As the raised energy price cap pushes up the average household bill to approx. £3,450 per year from October and concerns across the country are reaching fever pitch, we’re looking at whether there are plans in place to help the sector. As an industry that relies on energy-intensive materials and heavy machinery, construction is feeling very exposed to the effects of price shocks.
While households have an energy price cap, businesses have not previously had that relative luxury. Rising energy costs have had a direct impact on the cost of materials and how sites operate.
Actively monitoring the energy market and making bulk purchases can help reduce energy costs but are there any plans to help the industry survive the current crisis?
The government has finally listened to the desperation of businesses and introduced the Energy Bill Relief Scheme to help business owners with soaring energy costs. This new scheme will fix electricity and wholesale gas prices for all non-domestic energy customers. Although it is worth noting that the level of price reduction your business will get will depend on the type of contract you’re on. It is not however a ‘cap’ on prices but rather a discount on the wholesale price suppliers pay for energy and currently will only run for 6 months, starting on 1st October. A recent announcement has allowed businesses to backdate to 1st December.
In August, the Department for Business, Energy and Industrial Strategy launched a consultation on support for energy-intensive industries, including cement, steel and glass manufacturing which would see these industries receive more relief on their electricity and gas bills.
One of the options detailed is also a move by the government to allow businesses to be exempt from environmental and policy costs. As it stands, the exemption has cut costs by 85% but the new consultation would raise this to 100%.
This move reflects higher UK industrial electricity prices than those of other countries, including Europe.
According to the Federation of Master Builders, 98% of its members are facing rising material prices. They are recommending a cut in VAT to 0% for repair, maintenance and improvement work in the short term. In the longer term they suggest a nationwide retrofitting programme be introduced. This would provide a pipeline of work for construction as well as slash the cost of homeowners’ energy bills.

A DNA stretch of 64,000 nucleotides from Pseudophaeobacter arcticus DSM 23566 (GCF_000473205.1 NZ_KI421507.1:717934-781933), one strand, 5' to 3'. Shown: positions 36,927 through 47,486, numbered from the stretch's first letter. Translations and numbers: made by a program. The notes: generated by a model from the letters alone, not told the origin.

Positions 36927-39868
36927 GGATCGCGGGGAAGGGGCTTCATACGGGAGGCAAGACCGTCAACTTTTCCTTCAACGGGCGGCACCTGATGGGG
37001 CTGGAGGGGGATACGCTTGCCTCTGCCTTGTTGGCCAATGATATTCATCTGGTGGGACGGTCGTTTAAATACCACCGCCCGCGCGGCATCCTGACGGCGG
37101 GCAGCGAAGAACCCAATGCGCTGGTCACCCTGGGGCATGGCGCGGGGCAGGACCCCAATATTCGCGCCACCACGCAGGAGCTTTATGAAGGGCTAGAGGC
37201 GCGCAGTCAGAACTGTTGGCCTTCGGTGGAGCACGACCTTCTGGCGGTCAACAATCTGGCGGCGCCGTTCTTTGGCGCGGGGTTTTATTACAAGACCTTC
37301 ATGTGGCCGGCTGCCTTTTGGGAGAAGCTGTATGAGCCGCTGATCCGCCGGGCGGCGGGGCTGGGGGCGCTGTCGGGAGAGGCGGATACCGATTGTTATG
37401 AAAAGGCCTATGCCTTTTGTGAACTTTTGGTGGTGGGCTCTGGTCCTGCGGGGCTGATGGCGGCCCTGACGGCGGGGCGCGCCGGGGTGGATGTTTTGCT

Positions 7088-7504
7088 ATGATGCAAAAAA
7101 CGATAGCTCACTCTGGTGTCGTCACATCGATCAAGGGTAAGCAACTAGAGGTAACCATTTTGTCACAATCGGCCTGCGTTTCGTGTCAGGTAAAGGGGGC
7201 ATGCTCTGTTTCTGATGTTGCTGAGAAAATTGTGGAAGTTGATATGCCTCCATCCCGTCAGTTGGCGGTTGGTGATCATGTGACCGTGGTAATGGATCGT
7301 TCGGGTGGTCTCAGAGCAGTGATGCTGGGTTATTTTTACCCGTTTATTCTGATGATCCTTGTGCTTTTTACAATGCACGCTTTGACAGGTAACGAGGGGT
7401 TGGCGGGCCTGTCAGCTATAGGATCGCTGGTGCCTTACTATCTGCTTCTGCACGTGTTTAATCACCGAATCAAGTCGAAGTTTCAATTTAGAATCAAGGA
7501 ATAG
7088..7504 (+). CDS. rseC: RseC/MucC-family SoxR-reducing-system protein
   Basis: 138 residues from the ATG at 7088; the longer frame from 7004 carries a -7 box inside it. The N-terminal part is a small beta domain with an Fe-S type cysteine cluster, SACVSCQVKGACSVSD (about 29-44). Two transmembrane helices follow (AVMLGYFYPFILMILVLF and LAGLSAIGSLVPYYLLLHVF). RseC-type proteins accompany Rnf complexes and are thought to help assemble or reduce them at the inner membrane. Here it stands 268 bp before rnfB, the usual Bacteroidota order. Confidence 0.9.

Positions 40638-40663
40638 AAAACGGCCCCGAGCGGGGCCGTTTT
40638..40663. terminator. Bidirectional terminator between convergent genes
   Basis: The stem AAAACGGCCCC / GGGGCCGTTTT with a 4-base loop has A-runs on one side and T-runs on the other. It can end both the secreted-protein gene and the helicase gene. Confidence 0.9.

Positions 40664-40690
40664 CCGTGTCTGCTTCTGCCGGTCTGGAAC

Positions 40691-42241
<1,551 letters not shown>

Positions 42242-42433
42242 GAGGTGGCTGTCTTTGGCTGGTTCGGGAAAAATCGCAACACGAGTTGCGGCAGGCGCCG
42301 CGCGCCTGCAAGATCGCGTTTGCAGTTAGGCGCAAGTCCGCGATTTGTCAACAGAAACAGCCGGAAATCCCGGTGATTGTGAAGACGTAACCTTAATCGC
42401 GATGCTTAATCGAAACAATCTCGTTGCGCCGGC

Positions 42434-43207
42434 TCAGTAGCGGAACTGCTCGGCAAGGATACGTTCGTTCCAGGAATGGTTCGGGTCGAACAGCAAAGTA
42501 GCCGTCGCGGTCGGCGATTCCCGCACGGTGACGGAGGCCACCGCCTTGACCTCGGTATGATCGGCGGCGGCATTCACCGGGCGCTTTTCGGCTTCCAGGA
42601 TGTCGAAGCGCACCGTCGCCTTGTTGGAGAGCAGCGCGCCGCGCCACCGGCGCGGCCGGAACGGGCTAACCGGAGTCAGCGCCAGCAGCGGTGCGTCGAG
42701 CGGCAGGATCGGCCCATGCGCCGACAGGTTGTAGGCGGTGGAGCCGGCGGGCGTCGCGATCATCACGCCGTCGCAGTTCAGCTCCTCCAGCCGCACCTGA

At Buttle’s we’re doing what we can to alleviate the pressure, both for ourselves and our customers. This includes monitoring the market and manufacturers, bulk buying and looking at cost reductions to keep prices as low as we possibly can.
13 July 2022
There is only one topic on everyone’s lips at the moment, inflation. With numbers reaching historic levels of over 25% we want to look at the impact this is having across the construction industry and how you can mitigate it. With 2022 already plagued by material shortages in the early part of the year and fuel repeatedly hitting record highs, the continuing rise of inflation has seen businesses facing real challenges.
Over the last 18 months we’ve seen prices continue to rise on materials due to lengthening lead times and growing demand. This has made it increasingly difficult for manufacturers and suppliers to build up stock levels. Factor in the impact of the war in Ukraine and the direct impact on material costs as both Russia and Ukraine are critical suppliers of metals, raw materials, chemical products and machinery and we are seeing an extended period of economic uncertainty.
Availability has improved since the beginning of the year. We are still seeing some availability issues on products such as bricks and blocks but timber and chipboard have seen significant improvement as the market becomes more adept at managing supply.
Average energy bills rose by 54% in April, which is putting pressure on construction firms due to energy intensive industries including concrete, steel and cement passing on the impact of higher prices. The increase in the price of raw materials in March was the highest in six months.
So how can you avoid falling victim to soaring inflation?
Manage expectations: It is important to discuss the details and potential pressures that might lie ahead in delivery ahead of time. Don’t tie your quotes to current prices. Show the cost of labour and materials separately, ensure that the customer is aware that prices on materials are likely to change and they will pay the cost on ordering.
Consider your options: Are there any alternative approaches you could take to reduce your exposure to risk but still provide you with the same results?
Plan ahead as best you can: The continued rise of material costs does not look likely to peak any time soon. With that in mind you need to order at your earliest opportunity to limit the chance of future cost inflation.
We understand that these are difficult times and that you’re likely doing all of the above as much as possible already. At Buttle’s we will support you by continuing to offer the best possible price for your materials and offering you clear and honest advice.